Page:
Bed Bath & Beyond (NASDAQ:BBBY) investors have been getting very impatient lately. After shares in the home furnishings giant rallied in the first few years after the Great Recession, stagnation has set in since 2012.
Like other forward-looking brick-and-mortar retailers, Bed Bath & Beyond is investing heavily in technology in order to keep up with online competitors. To some extent, it is also experiencing gross margin pressure as consumers demand discounts. However, Bed Bath & Beyond is still positioned for long-term success.
Sales growth slowing
Last quarter, Bed Bath & Beyond posted modest 1.7% growth in comparable-store sales. The company was negatively affected by the short holiday shopping period and bad weather in January and February that forced hundreds of stores to close at different times.
The company is projecting that this sluggish sales growth will continue into Q1 of FY 2014, when comparable-store sales are expected to rise 1%-2.5%. However, sales growth should strengthen later in the year, leading to Bed Bath & Beyond's projection for full-year comparable-store sales growth of 3%.
To a large extent, Bed Bath & Beyond's struggles can be blamed on the U.S. consumer spending environment, which remains sluggish. Plenty of department stores have faced weak sales trends recently.
That said, Bed Bath & Beyond has continued to keep comparable-store sales growth and EPS moving in the right direction. The company expects mid-single-digit EPS growth this year, driven by a combination of sales growth and share repurchases, offset by lower margins.
Is margin contraction a concern?
In fact, the main thing holding back Bed Bath & Beyond's earnings has been margin pressure, not weak sales growth. Some of this has come on the revenue side, due to customers trading down to lower price points and higher coupon expense. Both of these issues have been noted on the last couple of earnings calls.
However, 20%-off coupons have been ubiquitous at Bed Bath & Beyond for a long time, and that hasn't been a problem in the past. So while there may be a small step-down in gross margin -- which declined 0.5% last year and is expected to decline modestly in FY 2014 -- this doesn't seem like a big warning flag. Nevertheless, investors should keep an eye on gross margin to make sure that the declines don't accelerate.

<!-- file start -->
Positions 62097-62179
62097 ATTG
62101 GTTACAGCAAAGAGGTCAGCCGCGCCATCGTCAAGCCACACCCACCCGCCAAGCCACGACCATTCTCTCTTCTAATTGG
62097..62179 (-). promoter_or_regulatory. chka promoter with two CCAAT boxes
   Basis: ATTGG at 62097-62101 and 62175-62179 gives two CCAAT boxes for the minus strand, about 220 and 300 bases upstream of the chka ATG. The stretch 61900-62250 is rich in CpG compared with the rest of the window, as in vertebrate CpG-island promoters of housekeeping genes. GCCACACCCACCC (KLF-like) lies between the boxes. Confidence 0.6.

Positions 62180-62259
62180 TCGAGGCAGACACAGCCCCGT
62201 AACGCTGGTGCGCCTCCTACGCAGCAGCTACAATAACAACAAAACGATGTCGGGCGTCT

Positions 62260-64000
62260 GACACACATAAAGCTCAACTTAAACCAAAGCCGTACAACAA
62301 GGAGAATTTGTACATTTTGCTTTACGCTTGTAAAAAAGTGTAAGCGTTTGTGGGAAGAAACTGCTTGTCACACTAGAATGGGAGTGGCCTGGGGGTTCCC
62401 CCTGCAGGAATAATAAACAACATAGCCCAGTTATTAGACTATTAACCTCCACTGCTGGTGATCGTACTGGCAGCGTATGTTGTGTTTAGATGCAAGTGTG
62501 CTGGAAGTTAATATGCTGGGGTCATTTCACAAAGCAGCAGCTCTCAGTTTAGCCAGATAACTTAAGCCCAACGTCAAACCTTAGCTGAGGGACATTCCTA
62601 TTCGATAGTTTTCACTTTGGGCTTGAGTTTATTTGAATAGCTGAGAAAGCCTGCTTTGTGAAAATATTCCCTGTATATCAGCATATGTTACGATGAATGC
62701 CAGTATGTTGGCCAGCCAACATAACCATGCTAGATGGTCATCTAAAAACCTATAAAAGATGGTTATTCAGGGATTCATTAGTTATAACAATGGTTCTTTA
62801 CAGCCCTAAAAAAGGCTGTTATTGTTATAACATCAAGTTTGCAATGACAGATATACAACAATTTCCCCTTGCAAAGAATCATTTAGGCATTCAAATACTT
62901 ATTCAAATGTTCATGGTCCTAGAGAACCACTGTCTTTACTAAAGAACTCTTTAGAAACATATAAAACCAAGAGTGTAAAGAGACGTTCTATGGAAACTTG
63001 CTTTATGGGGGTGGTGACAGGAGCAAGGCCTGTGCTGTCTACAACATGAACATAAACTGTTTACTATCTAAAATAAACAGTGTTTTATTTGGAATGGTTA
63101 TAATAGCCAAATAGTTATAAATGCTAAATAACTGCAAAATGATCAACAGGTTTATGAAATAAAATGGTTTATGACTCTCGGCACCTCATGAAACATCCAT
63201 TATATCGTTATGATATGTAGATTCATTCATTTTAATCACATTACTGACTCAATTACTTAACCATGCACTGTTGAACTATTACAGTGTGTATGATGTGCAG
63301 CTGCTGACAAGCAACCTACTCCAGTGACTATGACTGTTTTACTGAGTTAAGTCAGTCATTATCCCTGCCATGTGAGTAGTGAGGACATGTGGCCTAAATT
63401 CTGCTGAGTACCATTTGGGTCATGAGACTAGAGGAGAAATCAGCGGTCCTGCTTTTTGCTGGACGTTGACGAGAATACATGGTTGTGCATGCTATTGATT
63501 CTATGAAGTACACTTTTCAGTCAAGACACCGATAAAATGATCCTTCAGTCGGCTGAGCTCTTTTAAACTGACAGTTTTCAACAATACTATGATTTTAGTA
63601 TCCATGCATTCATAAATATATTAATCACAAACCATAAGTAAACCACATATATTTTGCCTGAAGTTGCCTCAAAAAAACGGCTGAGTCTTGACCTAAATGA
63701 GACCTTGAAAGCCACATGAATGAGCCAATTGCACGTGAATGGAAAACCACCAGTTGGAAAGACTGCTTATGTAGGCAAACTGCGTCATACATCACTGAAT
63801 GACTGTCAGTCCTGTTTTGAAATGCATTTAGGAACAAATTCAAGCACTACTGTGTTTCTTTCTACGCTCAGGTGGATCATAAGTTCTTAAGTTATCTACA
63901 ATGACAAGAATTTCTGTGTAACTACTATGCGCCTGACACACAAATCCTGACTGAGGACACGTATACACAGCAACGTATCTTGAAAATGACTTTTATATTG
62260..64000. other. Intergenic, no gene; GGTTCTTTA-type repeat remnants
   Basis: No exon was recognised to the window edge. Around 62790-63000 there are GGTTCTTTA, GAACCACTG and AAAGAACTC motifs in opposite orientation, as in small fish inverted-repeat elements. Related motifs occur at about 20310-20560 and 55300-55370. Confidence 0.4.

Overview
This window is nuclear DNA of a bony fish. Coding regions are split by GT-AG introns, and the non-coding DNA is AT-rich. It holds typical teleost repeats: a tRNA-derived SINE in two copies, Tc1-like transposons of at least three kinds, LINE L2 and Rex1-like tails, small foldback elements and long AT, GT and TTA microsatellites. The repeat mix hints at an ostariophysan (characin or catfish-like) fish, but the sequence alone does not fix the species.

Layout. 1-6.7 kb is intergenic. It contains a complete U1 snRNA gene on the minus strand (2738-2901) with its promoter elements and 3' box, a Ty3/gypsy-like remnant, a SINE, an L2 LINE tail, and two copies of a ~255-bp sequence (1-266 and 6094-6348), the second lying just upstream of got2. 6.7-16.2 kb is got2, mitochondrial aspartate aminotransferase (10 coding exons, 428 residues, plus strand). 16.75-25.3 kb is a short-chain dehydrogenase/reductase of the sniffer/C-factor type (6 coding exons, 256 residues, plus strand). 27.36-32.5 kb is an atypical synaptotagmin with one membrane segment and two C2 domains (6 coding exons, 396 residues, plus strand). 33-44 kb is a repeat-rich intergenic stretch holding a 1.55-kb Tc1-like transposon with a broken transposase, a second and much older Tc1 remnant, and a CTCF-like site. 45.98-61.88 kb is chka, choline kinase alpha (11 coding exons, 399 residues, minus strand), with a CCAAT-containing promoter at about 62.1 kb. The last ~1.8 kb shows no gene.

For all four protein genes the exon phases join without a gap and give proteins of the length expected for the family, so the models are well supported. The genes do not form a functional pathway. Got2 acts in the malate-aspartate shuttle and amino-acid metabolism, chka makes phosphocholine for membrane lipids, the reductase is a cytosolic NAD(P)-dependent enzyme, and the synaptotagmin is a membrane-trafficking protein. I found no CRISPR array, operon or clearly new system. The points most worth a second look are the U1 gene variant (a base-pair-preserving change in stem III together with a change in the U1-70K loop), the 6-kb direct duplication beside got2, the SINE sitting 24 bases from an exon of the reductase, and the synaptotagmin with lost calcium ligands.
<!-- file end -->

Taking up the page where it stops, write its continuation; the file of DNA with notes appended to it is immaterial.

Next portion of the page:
Bed Bath & Beyond's investments in e-commerce and omnichannel initiatives have been an even bigger contributor to margin pressure. Expenses have risen as the company has moved to replatform most of its websites and mobile apps, build a new fulfillment center, and invest in other IT capabilities.
All of these technology investments are expensive, and they don't pay off right away. However, they are preparing the way for the next wave of growth at Bed Bath & Beyond, which will likely be weighted more toward e-commerce than pure in-store transactions.
Foolish bottom line
There's no denying that Bed Bath & Beyond's growth has slowed. However, it remains a high-quality retailer, and it currently trades for about 13 times last year's earnings, making it cheaper than many other slow-growth retailers.
In the next few years, Bed Bath & Beyond should be able to leverage its current technology investments. This will allow it to start expanding its margins again, and it may even bring faster sales growth. Investors who are patient enough to stick around for the long haul are likely to be rewarded.
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Adam Levine-Weinberg has no position in any stocks mentioned. The Motley Fool recommends Bed Bath & Beyond. Try any of our Foolish newsletter services free for 30 days. We Fools may not all hold the same opinions, but we all believe that considering a diverse range of insights makes us better investors. The Motley Fool has a disclosure policy.